Canada’s chief scientific adviser Mona Nemer said in early March that the strategy amounted to “population-level experiment, “while at the same time health officials tried to reassure the public that the approach was safe and effective.

Deepta Bhattacharya, a University of Arizona immunologist who was not involved in the study, says the results are “very encouraging” and provide evidence of “improved protection in the real world” by delaying second doses.

But he admits that even he was initially skeptical.

“I was uneasy about it in large part because I wasn’t sure how well the protection would hold up in the meantime,” he said. “Obviously it turned out well … but it was risky, and that gamble paid off.”

Bhattacharya says that Canadian data now provides real-world evidence that vaccinated people produce more antibodies if their second injection is delayed, and the quality of those antibodies may actually improve, which could explain the better protection against delta.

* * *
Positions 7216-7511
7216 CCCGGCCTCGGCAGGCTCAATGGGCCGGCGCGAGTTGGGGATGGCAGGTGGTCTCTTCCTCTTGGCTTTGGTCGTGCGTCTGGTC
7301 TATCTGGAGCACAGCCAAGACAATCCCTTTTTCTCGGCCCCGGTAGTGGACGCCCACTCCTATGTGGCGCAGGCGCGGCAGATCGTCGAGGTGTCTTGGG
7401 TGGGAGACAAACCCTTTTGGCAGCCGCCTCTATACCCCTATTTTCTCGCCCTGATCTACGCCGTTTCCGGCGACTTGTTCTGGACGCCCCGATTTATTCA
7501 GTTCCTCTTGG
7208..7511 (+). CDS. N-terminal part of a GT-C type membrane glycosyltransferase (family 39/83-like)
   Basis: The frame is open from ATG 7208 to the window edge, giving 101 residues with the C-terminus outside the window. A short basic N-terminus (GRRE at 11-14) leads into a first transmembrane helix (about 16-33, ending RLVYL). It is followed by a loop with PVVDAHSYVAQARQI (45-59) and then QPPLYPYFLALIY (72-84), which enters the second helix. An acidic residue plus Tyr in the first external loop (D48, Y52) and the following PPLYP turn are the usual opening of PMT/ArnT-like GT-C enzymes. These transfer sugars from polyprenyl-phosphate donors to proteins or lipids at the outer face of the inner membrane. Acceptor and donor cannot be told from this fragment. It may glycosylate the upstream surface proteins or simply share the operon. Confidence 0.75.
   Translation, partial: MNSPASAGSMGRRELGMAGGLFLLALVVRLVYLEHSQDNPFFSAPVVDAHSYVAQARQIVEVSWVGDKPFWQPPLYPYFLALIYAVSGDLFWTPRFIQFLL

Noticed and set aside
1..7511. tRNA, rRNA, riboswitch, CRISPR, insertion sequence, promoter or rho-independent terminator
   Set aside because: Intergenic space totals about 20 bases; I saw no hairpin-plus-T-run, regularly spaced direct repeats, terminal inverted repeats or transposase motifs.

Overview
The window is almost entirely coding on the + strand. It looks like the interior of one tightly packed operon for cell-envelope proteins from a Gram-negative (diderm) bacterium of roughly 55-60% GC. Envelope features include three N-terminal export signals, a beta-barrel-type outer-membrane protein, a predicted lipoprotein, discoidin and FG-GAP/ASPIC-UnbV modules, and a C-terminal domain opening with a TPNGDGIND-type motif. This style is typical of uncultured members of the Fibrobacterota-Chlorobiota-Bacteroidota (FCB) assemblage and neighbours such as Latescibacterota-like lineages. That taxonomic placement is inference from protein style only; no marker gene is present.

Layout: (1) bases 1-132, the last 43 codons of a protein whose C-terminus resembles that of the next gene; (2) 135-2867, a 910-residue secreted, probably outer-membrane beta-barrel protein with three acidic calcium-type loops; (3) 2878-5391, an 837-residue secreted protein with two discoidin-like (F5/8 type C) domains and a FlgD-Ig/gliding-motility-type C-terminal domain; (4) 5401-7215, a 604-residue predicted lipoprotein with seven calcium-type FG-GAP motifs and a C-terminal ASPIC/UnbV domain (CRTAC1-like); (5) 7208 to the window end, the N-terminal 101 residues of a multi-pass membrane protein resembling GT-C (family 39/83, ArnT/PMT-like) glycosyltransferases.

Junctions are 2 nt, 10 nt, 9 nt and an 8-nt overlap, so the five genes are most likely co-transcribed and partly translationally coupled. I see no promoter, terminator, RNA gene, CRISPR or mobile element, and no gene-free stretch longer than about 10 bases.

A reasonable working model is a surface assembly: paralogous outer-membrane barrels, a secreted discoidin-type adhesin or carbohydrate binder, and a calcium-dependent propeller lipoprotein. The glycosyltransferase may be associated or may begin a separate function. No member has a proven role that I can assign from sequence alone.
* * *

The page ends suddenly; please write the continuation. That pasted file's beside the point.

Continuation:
“What I’m really wondering now going forward is whether the recommendations will fundamentally change as to when we should get that second chance,” he said, referring to other countries around the world. “I wish I had gotten mine later now in hindsight.”

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Keeping an eye on the prize means avoiding hospitalization

The data also has implications for whether average Canadians need booster injections, particularly given that emerging real-world data in other countries such as the U.S, Israel and Qatar show evidence of diminished immunity that has prompted the launch of third doses.

But experts warn that while countries that report lower vaccine effectiveness against COVID-19 infection may be making headlines, the biggest factor is that studies largely show that vaccines have long-term protection against severe COVID-19, which means hospitalization and death.

“We really should keep our eyes on the prize, which preserves the capacity of the healthcare system and prevents unnecessary suffering,” Skowronski said. “We are not going to prevent all cases of COVID-19. Our goal was never to prevent colds. Our goal was to prevent serious outcomes.”